November 13, 2020
2!…3!…4!…4!…8!…Who Do We Appreciate?
Two states, three moves, four cities, four children, and eight years to date — this has been my life since my husband joined the Navy. The military has proven to be a dynamic environment not only when it comes to service, but also as it relates to real life! My husband is an active-duty psychologist in the U.S. Navy, where his service thus far has taken him to destinations unknown and durations unknown. Be it a military school, training obligations both foreign and domestic, or deployment, the service obligations are dynamic and ever-changing with minimal notice. Those same obligations have cascading effects on the home front, leaving spouses to balance it all. For example, every time we’ve moved, I’ve had to coordinate the logistics of moving, packing, loading, accounting of goods (and children) as well as finding and enrolling the kids in school while he was away.
Other times when he is away, the daily dynamic in the home changes. I’m often left to adjust to changes as it relates to disciplinary practices, bedtime routines, grocery trips, laundry (we have so much laundry) and solo extracurricular and sport duties for months on end. Prior to Quartet, the multiple moves and multiple childbirths-obviously I had four kids in five years — made it difficult to establish a career and put my academic accomplishments to use. Quartet’s remote work options provided this military spouse a genuine work opportunity. An opportunity that aids in the efforts to keep up and maintain the changing military home front.
As the world changes around us, and with respect to inclusion and diversity efforts, Quartet realizes that being military-friendly means extending support and gratitude for our Veterans beyond the service member. As a military spouse, this support has been felt throughout my work experience at Quartet. Their overall flexibility with unlimited PTO, remote work opportunities and the general welfare they have for their employees embodies how the support of mental health is woven into the fibers of Quartet! The forward-thinking of Quartet and their support of the employees has expanded, as they make efforts to remain inclusive and supportive of military veterans and spouses. Although military spouses are not traditionally recognized on Veteran’s Day, Quartet has been progressive in their efforts to be inclusive of military spouses, an effort that I have the opportunity to experience daily. Quartet’s salute to not only Veteran service but our role in that service as well is genuinely appreciated. We feel proud not only for what our service members do, but also the roles we play on the home front.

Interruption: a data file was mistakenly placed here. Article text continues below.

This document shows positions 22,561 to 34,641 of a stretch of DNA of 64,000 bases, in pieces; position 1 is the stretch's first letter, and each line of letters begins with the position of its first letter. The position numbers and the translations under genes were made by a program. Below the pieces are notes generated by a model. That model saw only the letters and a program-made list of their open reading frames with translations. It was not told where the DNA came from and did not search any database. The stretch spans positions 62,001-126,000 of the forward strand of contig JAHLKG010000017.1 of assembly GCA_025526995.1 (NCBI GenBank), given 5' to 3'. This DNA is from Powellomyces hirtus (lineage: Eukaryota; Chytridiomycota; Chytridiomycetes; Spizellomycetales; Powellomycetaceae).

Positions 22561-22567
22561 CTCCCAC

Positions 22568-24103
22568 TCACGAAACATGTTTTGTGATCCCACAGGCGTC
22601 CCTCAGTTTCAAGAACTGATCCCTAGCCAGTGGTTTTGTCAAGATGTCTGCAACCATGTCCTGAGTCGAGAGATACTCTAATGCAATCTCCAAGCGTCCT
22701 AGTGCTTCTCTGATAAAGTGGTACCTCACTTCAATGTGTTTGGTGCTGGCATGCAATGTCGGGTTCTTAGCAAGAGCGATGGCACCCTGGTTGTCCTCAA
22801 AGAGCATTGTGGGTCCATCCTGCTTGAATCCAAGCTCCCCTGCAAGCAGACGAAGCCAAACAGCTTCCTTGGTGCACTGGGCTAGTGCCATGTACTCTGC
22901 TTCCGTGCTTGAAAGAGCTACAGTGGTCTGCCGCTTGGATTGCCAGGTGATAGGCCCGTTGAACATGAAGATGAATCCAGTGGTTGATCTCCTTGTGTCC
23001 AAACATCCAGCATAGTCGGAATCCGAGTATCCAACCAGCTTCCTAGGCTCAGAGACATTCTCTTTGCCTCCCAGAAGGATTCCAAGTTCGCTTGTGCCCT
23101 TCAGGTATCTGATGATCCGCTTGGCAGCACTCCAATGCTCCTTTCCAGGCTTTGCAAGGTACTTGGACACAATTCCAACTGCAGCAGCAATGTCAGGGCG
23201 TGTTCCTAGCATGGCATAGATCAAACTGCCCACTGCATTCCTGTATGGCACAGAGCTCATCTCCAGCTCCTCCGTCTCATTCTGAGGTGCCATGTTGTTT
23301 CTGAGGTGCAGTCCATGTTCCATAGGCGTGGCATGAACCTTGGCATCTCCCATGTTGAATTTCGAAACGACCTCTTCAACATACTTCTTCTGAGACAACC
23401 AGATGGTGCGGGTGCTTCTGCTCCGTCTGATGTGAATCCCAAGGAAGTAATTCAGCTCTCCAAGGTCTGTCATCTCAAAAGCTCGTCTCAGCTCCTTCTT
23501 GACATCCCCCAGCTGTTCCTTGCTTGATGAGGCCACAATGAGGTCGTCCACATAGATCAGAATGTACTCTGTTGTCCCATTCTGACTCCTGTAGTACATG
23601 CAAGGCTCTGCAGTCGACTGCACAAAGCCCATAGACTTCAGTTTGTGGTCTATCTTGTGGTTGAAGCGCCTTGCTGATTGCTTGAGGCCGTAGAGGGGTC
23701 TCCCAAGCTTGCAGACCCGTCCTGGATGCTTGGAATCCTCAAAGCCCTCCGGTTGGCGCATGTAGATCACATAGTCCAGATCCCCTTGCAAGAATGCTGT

I was at Quartet for four beautiful and blissful months prior to March 2020. During those months, I had my office to myself, with adult office décor, my kids were in school and everything seemed to be falling into place. Then COVID-19 insidiously made its way stateside. My office now looks like a hybrid classroom for Kindergarten -third grade, I have three intermittently loud students/co-workers…with no Principal or Human Resources department to report to…although my husband can sometimes fill that role. My husband, however, still has the same military obligations to adhere to, which means I have the same obligations to adjust to. I’m fortunate that I have a mother who chose to come out and help with the three year-old! But at 70 years of age, she fell ill and was hospitalized in May, which put things in perspective for me and all that I have to do. She’s doing much better now and the efforts to maintain a balance remain ongoing.
“HONOR TO THE SOLDIER AND THE SAILOR EVERYWHERE, WHO BRAVELY BEARS HIS COUNTRY’S CAUSE. HONOR, ALSO, TO THE CITIZEN WHO CARES FOR HIS BROTHER IN THE FIELD AND SERVES, AS HE BEST CAN, THE SAME CAUSE.” –Abraham Lincoln